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The Legend Of Saint Patrick - 491 words
True history and legend are mixed together when it comes to St. Patrick. It is known that he was born in Scotland and was kidnapped and sold in Ireland as a slave. He became fluent in the Irish language before making his escape to the continent. Eventually he was established as a minister, then priest and finally as a bishop. Pope Celestine then sent him back to Ireland to lecture the gospel. Evidently he was a great traveller, especially in Celtic countries, as innumerable places in Brittany, Cornwall, Wales, Scotland, and Ireland are named after him. It is here that actual history become difficult to separate. Patrick is known all over the world mostly because he is thought to have driven ...
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Dorothy Day, Saint-worthy? - 948 words
Almost immediately after her death in 1980 controversy arose about whether Dorothy Day should be canonized a Saint by the Church. Now that the Vatican has approved the late Cardinal John O'Connor's request to consider Dorothy Day's 'cause,' the controversy is being rekindled. After converting, she dedicated her life to New York's poor and immigrants, building hospitality homes that operated much like homeless shelters. Her endeavor grew into the national Catholic Worker movement, a social justice crusade conducted in revolutionary tones new to the church. When she died, a multitude came down to the old dwelling off the Bowery to pay their respects, the way people had come to Catholic Worker ...
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The Transatlantic Slave - 2,910 words
From the 1520s to the 1860s an estimated 11 to 12 million African men, women, and children were forcibly embarked on European vessels for a life of slavery in the Western Hemisphere. Many more Africans were captured or purchased in the interior of the continent but a large number died before reaching the coast. About 9 to 10 million Africans survived the Atlantic crossing to be purchased by planters and traders in the New World, where they worked principally as slave laborers in plantation economies requiring a large workforce. African peoples were transported from numerous coastal outlets from the Senegal River in West Africa and hundreds of trading sites along the coast as far south as Ben ...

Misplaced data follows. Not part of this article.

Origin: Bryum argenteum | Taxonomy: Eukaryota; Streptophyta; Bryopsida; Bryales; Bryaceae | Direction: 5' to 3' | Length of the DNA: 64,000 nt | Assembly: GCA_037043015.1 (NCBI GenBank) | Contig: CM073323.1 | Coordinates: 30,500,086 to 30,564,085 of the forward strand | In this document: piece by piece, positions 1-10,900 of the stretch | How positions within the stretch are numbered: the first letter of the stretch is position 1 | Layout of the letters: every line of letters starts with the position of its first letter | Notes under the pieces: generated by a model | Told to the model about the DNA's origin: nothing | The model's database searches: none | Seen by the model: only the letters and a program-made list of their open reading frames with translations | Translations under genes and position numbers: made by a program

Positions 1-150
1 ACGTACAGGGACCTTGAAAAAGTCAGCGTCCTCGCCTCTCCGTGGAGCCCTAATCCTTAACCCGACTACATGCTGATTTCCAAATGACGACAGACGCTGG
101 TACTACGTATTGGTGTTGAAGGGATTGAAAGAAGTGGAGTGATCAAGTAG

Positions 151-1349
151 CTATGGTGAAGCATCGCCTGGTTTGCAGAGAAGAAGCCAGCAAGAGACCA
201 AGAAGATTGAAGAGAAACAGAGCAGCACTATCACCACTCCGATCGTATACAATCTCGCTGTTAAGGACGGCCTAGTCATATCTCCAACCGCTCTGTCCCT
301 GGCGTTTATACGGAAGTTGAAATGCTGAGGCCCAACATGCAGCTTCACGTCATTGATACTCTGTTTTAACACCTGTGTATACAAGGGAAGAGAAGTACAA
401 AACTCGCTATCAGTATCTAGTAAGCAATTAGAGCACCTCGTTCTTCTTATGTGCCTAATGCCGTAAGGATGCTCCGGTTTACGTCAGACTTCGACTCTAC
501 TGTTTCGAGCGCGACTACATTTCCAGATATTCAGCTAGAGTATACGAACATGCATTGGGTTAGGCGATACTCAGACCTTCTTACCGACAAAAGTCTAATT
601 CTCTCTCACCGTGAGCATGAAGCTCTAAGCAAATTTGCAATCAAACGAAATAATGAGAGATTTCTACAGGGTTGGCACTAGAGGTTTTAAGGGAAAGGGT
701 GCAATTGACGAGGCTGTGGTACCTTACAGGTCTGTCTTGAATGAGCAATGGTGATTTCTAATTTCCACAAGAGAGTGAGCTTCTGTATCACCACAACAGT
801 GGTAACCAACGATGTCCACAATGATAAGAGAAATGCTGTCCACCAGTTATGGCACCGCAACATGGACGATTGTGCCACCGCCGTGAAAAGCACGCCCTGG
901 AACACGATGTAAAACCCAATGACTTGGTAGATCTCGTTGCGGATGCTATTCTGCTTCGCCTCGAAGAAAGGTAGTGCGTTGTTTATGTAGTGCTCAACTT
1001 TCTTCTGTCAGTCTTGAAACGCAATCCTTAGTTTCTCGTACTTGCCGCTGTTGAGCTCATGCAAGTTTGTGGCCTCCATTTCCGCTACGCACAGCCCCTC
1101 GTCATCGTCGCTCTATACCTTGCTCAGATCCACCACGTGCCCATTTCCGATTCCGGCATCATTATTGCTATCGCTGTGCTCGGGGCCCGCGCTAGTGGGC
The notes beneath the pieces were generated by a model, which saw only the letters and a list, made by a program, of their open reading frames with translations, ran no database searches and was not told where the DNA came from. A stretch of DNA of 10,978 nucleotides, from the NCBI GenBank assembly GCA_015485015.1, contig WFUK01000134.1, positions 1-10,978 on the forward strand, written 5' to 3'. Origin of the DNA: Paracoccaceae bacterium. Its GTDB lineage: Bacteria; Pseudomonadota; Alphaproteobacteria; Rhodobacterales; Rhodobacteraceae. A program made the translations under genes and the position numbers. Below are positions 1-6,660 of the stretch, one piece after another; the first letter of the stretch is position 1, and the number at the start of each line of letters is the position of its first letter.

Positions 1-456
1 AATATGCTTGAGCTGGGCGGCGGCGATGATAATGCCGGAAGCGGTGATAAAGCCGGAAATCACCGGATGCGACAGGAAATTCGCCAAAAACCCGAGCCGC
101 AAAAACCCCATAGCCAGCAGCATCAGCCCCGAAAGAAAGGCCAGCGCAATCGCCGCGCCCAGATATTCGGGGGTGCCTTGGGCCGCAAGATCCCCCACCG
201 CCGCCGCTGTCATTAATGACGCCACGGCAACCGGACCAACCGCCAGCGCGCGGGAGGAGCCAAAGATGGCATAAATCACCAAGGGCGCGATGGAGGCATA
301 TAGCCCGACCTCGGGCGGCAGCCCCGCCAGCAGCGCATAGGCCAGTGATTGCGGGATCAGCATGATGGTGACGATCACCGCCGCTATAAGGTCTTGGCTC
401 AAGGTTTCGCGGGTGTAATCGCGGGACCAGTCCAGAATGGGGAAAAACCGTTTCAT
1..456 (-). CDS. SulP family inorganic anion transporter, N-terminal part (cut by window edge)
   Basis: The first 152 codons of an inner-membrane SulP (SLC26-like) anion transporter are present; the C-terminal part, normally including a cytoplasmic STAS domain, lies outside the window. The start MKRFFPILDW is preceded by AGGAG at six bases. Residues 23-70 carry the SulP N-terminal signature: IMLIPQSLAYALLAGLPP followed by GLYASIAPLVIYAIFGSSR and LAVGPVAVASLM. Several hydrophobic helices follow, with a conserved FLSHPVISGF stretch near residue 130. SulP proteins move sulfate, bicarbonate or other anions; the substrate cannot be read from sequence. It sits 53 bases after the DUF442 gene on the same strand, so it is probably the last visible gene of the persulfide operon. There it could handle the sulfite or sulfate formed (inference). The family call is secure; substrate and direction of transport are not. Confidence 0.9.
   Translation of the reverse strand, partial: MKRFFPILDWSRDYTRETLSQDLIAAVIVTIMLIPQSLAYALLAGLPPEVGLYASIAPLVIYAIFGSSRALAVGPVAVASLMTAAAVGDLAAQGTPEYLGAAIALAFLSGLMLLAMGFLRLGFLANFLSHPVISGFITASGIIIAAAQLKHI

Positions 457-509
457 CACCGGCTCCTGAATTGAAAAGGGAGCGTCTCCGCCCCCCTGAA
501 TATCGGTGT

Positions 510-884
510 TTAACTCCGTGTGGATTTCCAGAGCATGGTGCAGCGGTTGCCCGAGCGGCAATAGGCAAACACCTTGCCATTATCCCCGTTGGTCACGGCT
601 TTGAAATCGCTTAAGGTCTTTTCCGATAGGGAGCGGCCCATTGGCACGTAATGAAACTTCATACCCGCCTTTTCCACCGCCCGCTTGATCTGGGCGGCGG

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The Transatlantic Slave - 2,865 words
... tes often greater than for all other overseas trades combined. Slave mortality usually increased during the last stages of a particularly long passage when there were shortages of food and water. The Atlantic crossing lasted three to five weeks from West African trading sites such as the Gambia, Senegal, and Sierra Leone Rivers. Near the equator, in regions such as the Bights of Benin and Biafra (near present-day Nigeria), the voyage to the Americas took several months. A few French ships transported slaves from Mozambique or Madagascar to the Mascarene Islands in the Indian Ocean and then returned to France via Saint-Domingue in the West Indies, where additional cargoes of captives from ...
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Colonialism - 1,934 words
Colonialism has often spread to areas where it is economically valuable for the colonizer to develop. South America was one of these places. First came the Spanish for gold, then for rubber. As colonization took place two cultures met, thinking they were opposites, but in reality they were very much connected to one another, their histories were now tied together. In considering the question of how Indians have developed their healing practices and spiritual beliefs as a reaction to colonization, there are a number of areas we must explore. First, we will discuss how Indian and white cultures have integrated one another to the point where certain beliefs coexist or blend together. Secondly, ...